To lead a more intentional life, try opting out

Productivity
Takeaway: Cait Flanders’ new book, Adventures in Opting Out: A Field Guide to Leading an Intentional Life, explores how we can step away from the default and choose a life guided by intention and purpose. A number of ideas to think about: how our culture and the stories we’re told shape our values and goals; using intuition to identify what we really value; signs that we should opt out; and how to respond to critical judgement around your choices.

Estimated Reading Time: 4 minutes, 1s.

Podcast Length: 34 minutes, 54s (link to play podcast at the bottom of post).

Many of us are familiar with the default script: go to school, get good grades, find a job, meet a partner, settle down, and kick the bucket at the very end. These are age-old stories that are handed down from our culture, the media, and the people in our lives. But what if you scrapped the script and instead made the choices you really want? 

That’s how Cait Flanders lives her life, and it’s an idea she explores in her new book, Adventures in Opting Out. Long time podcast listeners may remember Cait from episode 13, where we chatted about whether or not to take advice from experts. This week I was thrilled to have her back on the show to talk about her second book (her first release, The Year of Less, is also a great read!).  

Adventures in Opting Out digs into an idea we all need to hear right now: the power of living in a way that’s true to who we are instead of what the world expects of us. That includes opting out: making the decision to work for yourself, to not have kids, to pursue a new lifestyle—the opt outs are endless. The book presents a wonderful and fun opportunity to reflect on this theme so that we can make the choices that will help us lead a more intentional and meaningful life.  

I love the reflective nature of Cait’s writing, and that introspection is embedded within every page of this book. Here are a few ideas from our conversation and the book to mull over during your next period of reflection.  

1. Recognize how the default script can shape your goals and values. The curious thing about following a well-worn path is that you involuntarily find yourself enrolled in the goals and values that go along with it. If the default script says you should own a house by the time you’re 30, your goal might be to find a six-figure job and value compensation above all else. There’s an ease and comfort in chasing this default script in autopilot mode without stopping to listen to what we really want.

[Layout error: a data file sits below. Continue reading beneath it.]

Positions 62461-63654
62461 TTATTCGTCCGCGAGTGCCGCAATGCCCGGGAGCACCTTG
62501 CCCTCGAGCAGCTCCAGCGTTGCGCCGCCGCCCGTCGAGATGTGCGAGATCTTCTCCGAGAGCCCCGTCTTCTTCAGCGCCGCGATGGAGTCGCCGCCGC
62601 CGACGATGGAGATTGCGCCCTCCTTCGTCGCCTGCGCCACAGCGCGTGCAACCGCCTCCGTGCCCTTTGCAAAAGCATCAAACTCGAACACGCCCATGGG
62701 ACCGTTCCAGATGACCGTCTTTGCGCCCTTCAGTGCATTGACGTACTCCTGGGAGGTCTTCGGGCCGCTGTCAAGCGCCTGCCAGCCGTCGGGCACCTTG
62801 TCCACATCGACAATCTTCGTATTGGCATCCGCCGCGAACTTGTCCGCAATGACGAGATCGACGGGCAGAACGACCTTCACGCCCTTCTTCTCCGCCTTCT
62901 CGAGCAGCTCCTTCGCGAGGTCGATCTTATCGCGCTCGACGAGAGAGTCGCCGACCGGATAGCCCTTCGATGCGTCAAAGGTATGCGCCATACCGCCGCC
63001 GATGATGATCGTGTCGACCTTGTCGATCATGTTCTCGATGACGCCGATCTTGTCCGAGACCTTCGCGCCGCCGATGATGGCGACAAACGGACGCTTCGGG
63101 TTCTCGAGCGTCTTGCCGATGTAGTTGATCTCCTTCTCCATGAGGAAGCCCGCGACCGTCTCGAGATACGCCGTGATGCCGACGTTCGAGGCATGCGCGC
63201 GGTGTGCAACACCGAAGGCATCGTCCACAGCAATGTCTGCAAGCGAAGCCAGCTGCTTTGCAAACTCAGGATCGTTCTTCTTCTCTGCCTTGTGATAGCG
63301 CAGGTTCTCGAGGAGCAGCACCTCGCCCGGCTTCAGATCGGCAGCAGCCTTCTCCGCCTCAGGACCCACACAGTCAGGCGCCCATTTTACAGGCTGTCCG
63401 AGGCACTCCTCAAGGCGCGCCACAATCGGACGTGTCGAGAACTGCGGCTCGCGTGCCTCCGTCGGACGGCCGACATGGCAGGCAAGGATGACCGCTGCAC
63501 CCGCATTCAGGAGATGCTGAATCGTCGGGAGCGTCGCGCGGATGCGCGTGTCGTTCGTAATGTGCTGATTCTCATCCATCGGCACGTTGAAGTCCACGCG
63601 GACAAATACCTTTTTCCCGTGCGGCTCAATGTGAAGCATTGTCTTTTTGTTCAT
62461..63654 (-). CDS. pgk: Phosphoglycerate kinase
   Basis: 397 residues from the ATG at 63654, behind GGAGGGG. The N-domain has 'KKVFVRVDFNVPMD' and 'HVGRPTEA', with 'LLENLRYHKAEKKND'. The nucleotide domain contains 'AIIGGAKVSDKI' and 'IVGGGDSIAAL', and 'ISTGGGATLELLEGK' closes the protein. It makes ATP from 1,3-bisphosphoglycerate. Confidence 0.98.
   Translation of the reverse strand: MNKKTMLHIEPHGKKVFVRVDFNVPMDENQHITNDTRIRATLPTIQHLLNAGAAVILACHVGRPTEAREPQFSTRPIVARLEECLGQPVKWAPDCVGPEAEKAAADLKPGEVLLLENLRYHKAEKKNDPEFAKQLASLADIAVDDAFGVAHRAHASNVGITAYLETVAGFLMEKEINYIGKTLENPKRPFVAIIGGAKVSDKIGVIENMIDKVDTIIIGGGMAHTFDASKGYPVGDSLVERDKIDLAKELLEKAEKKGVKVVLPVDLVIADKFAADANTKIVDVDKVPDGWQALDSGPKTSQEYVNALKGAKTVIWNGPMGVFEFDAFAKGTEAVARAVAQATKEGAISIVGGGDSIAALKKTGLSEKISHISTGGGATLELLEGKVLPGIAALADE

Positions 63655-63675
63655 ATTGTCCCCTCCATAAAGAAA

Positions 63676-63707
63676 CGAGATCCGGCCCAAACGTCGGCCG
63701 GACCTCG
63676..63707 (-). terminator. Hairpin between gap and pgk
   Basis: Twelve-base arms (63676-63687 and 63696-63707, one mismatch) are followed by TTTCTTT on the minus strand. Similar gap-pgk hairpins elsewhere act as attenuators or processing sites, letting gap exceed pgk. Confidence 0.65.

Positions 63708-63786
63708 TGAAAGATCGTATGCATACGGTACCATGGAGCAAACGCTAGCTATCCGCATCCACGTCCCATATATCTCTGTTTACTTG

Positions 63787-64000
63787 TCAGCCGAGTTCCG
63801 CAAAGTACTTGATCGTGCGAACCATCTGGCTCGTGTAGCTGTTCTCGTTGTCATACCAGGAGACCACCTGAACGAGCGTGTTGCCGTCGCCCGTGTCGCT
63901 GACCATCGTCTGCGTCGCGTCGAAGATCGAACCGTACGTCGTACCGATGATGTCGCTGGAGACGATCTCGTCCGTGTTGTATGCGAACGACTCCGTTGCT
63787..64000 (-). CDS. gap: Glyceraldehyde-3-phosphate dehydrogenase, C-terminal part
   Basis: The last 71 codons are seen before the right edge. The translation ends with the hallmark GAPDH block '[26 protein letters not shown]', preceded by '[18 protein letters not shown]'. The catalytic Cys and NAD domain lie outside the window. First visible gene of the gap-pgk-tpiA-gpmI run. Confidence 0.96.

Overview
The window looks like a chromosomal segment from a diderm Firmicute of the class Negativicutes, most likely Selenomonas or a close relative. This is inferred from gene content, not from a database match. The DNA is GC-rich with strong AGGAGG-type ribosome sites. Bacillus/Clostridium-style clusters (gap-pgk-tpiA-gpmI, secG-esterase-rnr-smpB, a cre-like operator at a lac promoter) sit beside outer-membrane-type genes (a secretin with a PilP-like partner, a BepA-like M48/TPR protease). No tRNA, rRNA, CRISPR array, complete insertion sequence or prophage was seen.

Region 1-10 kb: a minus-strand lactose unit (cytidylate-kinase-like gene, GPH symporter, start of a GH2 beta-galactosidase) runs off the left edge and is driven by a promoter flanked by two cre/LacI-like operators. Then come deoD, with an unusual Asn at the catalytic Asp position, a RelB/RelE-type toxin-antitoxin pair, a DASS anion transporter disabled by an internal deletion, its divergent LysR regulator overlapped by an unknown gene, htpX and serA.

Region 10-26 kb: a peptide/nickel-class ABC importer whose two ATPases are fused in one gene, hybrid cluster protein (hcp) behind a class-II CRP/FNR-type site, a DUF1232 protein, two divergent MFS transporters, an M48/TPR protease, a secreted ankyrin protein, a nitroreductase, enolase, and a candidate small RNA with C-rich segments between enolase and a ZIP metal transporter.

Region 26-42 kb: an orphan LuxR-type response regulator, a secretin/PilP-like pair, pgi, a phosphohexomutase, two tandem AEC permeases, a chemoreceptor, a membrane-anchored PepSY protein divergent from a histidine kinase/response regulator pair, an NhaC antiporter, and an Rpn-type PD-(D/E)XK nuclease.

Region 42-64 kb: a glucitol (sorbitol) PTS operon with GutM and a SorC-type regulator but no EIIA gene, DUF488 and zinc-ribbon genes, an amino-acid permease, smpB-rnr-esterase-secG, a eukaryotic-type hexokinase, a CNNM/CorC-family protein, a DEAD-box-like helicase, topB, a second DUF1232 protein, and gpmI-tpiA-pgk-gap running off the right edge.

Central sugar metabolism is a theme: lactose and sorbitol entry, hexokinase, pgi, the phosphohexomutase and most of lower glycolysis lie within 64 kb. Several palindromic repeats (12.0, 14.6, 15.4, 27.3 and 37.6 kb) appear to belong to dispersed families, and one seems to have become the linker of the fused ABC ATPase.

Determining what you value is easier said than done. Cait shares that she used to pick values and corresponding goals that were more aspirational—rather than what she really wanted to do. Often these aspirational values were guided by a sense of what she should be doing.  

2. To determine what you value, pay attention to your gut reaction. Intuition is a powerful tool. To identify your true values, Cait suggests noting the choices that make you feel unsettled. She gives the example of becoming a vegetarian. Before making this change, Cait remembers ordering meat or saying ‘yes’ to a dish made by her parents. She was unhappy with her decision every time. If you hear yourself resisting something over and over again, take those feelings as a sign that you may be living out of alignment with your values. Boiled down, your values are the flipside of what you don’t like.  

3. Take note of other signs that it’s time to opt out. There’s too many signals to list, and Cait goes much deeper into this in her book. A few signs include hearing yourself say the same thing over and over; not being able to sleep because you’re so irked by something needing to change; not being present in conversations; and noticing that you revert to a different or older version of yourself around certain people. 

4. Prepare to be judged—and be okay with that. As someone who has opted out of drinking, an unhealthy relationship with shopping, a conventional job, and more, Cait has heard a lot of unsolicited feedback on her choices. These opinions can be difficult to swallow, especially when they come from people we care about. But Cait says that people can only see as far for you as they can for themselves, and that judgements are often a reflection of what people would say to themselves if faced with a similar change. She suggests using these critical moments to engage in conversation and ask questions about why someone feels the way they do. 

It takes time and introspection to pinpoint your values and determine the life you want. The ideas above can help you along that journey, though Cait notes that your thoughts will look differently depending on what opt out you’re considering.  

It’s not a spoiler to say that Cait believes every adventure in opting out has been worth it. Each time she stepped away from something that wasn’t working for her, she could finally hear her own voice. Chock full of stories and insights, I highly recommend picking up Adventures in Opting Out. 

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